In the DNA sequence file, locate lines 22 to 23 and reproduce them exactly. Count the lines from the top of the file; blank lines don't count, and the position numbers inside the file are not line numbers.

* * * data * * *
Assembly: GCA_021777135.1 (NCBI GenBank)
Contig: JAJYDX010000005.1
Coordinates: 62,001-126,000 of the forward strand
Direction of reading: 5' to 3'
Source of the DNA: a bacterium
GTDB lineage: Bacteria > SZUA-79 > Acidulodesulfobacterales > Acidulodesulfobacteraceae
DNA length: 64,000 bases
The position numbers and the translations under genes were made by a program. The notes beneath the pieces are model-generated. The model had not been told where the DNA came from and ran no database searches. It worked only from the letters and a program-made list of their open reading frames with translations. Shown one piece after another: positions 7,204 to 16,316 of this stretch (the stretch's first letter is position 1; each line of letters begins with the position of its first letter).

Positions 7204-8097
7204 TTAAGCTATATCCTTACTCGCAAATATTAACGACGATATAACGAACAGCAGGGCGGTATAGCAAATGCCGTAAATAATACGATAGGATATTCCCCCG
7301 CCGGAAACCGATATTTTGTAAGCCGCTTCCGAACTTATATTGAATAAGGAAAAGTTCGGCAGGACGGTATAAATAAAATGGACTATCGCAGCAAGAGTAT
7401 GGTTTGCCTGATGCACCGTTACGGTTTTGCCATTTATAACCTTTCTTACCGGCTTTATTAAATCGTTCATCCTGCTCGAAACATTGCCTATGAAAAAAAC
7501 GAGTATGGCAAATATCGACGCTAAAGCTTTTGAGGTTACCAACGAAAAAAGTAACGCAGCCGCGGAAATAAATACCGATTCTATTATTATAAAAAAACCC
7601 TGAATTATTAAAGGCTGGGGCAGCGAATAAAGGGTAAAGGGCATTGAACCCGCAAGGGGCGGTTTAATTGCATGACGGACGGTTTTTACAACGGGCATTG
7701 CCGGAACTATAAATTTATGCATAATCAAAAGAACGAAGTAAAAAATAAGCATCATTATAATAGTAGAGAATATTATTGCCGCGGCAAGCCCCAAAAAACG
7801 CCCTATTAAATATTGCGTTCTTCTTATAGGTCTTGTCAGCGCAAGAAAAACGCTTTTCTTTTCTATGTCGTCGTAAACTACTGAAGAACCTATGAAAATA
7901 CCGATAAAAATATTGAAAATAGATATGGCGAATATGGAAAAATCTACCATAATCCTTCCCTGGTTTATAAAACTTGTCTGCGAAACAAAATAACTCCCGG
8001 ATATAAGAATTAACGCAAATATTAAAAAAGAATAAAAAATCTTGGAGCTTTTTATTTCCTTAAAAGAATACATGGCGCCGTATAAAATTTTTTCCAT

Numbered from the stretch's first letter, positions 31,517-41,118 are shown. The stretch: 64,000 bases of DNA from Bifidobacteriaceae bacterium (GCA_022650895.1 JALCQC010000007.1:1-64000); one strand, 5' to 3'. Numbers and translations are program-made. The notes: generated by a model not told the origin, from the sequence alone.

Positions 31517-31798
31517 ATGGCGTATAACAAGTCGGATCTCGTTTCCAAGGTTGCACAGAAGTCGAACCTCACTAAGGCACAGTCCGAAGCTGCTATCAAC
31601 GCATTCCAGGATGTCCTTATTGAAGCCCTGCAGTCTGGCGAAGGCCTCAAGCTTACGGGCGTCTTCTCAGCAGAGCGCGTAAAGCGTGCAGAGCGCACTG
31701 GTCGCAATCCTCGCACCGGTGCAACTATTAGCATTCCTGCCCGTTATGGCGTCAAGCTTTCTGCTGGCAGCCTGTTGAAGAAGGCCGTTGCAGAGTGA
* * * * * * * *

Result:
31601 GCATTCCAGGATGTCCTTATTGAAGCCCTGCAGTCTGGCGAAGGCCTCAAGCTTACGGGCGTCTTCTCAGCAGAGCGCGTAAAGCGTGCAGAGCGCACTG
31701 GTCGCAATCCTCGCACCGGTGCAACTATTAGCATTCCTGCCCGTTATGGCGTCAAGCTTTCTGCTGGCAGCCTGTTGAAGAAGGCCGTTGCAGAGTGA